Sunday, March 16, 2014

Making Warmaster Empire Counters--The Hard Way

This afternoon, I began working on making Empire units using my paper Warmaster counters, which you can find under the pages links to the right. Most gamers simply will print the counters on 110lb cardstock, cut them out, and begin playing. What could be easier?

There is the Easy Way -- And Then There is My Way
Of course, I have to do this the hard way! Since my son will be playing Empire, I decided to use the box of junky Gale Force 9 laser-cut pegboard bases I've had sitting in the closet for ten years. He's going to game in style! Since I'm doing this the more unusual way, I thought I'd take some progress photos. While I was gluing the paper on the counters, Jeremy came by the table, looked approvingly at "his" counters in progress, and said, "That looks tedious." It wasn't too bad, really, and moved along quickly once I figured out the method. I'll be gluing the other sets to thick cardboard using Super 77 spray glue, which will be a lot easier than this method but still not as easy as printing directly to 110lb paper.

The Photos -- My Hands -- An Appology
Normally I do not take progress photos showing my hands. About five years ago, just after I began painting miniatures and building models, I began suffering from psoriasis on my hands. It's caused by a rare combination of genetics and then triggered by an external event, most often stress. Oh, have I gone through some stress! There were days when I was taking my life hour by hour, but the good Lord got me through those dark days when I was cleaning up my life. Anyway, one side-effect for me is that it caused my fingernails to deform, which is embarrassing. That's why I try never to show my hands in any photos and hide them from my students.

What Did I Learn?
First, I discovered that Staples printed the PDFs ever so slightly smaller than they should. The counters each were 39mm wide instead of 40mm. The height was 20mm though. I think this was my fault. In the comments section I forgot to tell them to print the PDF at full size. I normally mention that when sending them PDFs. When I printed the first page of the PDF on my home printer, they came out perfectly. So if you send the PDFs to Kinkos or something, make sure to tell them to print the PDF at full size.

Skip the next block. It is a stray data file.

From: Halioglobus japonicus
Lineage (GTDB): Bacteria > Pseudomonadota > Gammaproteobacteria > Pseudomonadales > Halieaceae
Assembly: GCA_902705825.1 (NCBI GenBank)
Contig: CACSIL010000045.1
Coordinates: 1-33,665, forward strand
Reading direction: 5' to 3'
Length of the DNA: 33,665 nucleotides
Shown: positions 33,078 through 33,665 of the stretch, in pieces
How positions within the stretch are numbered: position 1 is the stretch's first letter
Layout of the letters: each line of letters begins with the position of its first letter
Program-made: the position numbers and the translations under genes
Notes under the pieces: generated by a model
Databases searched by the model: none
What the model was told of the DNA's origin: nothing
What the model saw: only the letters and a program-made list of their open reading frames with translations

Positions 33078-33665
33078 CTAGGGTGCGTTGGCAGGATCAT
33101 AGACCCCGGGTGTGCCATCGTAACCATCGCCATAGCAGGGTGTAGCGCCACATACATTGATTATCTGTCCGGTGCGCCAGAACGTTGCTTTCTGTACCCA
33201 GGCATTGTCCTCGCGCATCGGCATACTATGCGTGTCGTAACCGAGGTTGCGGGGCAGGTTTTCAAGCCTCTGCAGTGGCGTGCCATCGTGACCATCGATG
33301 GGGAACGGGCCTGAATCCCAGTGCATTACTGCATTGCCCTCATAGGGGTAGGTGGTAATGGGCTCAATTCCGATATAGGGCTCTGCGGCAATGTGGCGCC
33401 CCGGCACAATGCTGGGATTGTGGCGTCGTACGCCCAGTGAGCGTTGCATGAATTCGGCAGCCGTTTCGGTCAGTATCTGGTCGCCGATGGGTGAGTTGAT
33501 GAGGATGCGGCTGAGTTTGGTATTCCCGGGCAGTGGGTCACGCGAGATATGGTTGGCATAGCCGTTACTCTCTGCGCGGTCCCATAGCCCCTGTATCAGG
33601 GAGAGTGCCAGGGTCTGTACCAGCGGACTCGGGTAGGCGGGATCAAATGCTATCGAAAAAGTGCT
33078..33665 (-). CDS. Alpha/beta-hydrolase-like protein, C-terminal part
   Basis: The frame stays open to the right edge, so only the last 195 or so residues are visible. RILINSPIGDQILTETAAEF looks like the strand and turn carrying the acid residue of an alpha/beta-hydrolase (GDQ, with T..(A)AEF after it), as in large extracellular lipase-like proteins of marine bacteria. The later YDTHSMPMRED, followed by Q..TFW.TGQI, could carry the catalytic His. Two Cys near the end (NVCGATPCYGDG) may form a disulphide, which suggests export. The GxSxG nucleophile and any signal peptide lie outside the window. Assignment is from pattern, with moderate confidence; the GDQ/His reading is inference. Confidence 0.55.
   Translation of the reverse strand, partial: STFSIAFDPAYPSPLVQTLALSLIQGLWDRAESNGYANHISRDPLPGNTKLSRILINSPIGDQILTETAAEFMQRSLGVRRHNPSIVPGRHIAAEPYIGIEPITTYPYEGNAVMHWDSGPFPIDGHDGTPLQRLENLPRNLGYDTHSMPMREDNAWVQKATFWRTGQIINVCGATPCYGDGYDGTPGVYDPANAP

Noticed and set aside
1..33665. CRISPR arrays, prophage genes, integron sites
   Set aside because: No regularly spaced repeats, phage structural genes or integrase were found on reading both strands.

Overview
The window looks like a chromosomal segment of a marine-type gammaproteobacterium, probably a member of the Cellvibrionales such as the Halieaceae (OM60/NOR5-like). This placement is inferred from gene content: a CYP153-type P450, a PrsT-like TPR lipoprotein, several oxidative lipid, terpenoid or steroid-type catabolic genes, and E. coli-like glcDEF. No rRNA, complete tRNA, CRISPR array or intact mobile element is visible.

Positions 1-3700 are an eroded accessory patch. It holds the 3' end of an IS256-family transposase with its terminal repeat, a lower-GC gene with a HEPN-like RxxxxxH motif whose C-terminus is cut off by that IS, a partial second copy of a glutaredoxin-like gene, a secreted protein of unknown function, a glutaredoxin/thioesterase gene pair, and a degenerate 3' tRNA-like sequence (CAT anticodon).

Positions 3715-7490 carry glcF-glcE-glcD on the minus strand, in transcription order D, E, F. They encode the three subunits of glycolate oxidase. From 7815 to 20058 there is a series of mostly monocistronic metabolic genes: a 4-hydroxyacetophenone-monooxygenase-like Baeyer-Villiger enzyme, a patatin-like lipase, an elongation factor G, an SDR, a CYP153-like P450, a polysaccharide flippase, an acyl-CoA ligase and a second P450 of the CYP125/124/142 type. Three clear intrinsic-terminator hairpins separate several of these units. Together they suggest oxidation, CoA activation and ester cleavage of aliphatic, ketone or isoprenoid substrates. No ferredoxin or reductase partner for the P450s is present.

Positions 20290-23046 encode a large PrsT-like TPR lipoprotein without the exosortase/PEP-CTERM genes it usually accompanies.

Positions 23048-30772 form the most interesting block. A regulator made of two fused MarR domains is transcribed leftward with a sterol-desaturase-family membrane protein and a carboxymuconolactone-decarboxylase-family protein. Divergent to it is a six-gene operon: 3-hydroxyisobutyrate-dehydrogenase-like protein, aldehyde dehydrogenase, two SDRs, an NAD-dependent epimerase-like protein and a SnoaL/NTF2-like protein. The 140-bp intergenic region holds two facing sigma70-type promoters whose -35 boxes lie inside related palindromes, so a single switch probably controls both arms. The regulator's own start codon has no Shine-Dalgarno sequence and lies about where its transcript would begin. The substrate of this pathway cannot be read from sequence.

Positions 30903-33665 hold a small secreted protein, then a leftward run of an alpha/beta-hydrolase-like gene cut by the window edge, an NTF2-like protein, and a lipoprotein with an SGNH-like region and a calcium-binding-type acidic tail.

Is it easier to cut them in long strips like I did and then cut each counter along the short end? Or vice versa? I don't know. Each way has its benefits and drawbacks. I'm still debating that.

Printing on cardstock at Staples may cost almost $1 a page, but it is soooo with the extra money!

I'm running into a problem with my commander counters and the huge altar counter because all I have are standard bases. I might get lazy and simply glue the commanders onto the bases with a lot of vertical overlap or make some smaller balsawood bases; I'd like them to fit in with the other units in the army. I'll have to think on this.

Onto the Photos!

Cutting the counters is easy. A steel ruler, a fresh hobby knife, and a cutting mat is all you need. Those who have a roller cutter or cutting machine have it even easier, especially if cutting cardboard.

I cut the edges off the sheet because I find it's easier to start that way. Just cut along the gray lines.

You've heard of chicken strips. Now there are counter strips, which I have discovered are not as tasty as chicken strips.

After I cut out the individual counters, I glued each onto its own base. I use an UHU Office Pen for gluing paper because they are super-low moisture glue that will not wrinkle paper. I'm sure other glues will work fine. I found that applying the glue to the base and smearing it around with the applicator was the easiest way. Just be careful with this stuff. Sometimes I could move the paper around a bit if I applied a thick layer of glue, but once you press the paper down, it ain't comin' back up!
Oooo, an action shot of me gluing the paper onto the base and watching glue dry too fast. Got to get it lined up perfec...rats, too late. In the next exciting post, we get to see several photos of you watching me watching paint dry. Yep. The excitement keeps on coming at this blog!

Voila! One unit of halberdiers ready for action to slaughter orcs. Notice how the counter is slightly smaller than the base? That was my fault when sending the PDF to Staples, as I mention above. It's really no big deal in the long run. I do have to trim up some of those bases though. If I were using bases for actual miniatures, I'd use Litko.

Don't they look the business! For these fellas, I used photos of real 10mm Warmaster figures. If my hands were steadier and the counters had been printed at full size, this would have looked even better. When I'm done and the glue has dried through and through for several days, I'll give them a light coating of Testors Dullcote to protect them. Now to finish the rest of the army!


  1. That is pretty cool. I was going to say never been a fan of games with counters but saying that I loved The Horus Heresy, Battle for Armageddon and Eldar Attack games.

    1. Try 'em, Simon, you'll like 'em!

      Ironically, I don't like playing with unpainted miniatures but toss in some counters and I'm fine with it. Go figure! :-)

    2. CPBelt... the unpainted minis are "unfinished". These are finished, for what they are. Not illogical of you.

  2. Pretty cool idea. I like the look of your counters.

  3. Thanks for the tip on the UHU office pen. I use printed paper to make "easy" (well, easier) scenery backdrops to use for mini photography, and obviously I haaaaate paper wrinkles!


Sadly, I have to approve all comments to weed out nasty spammers.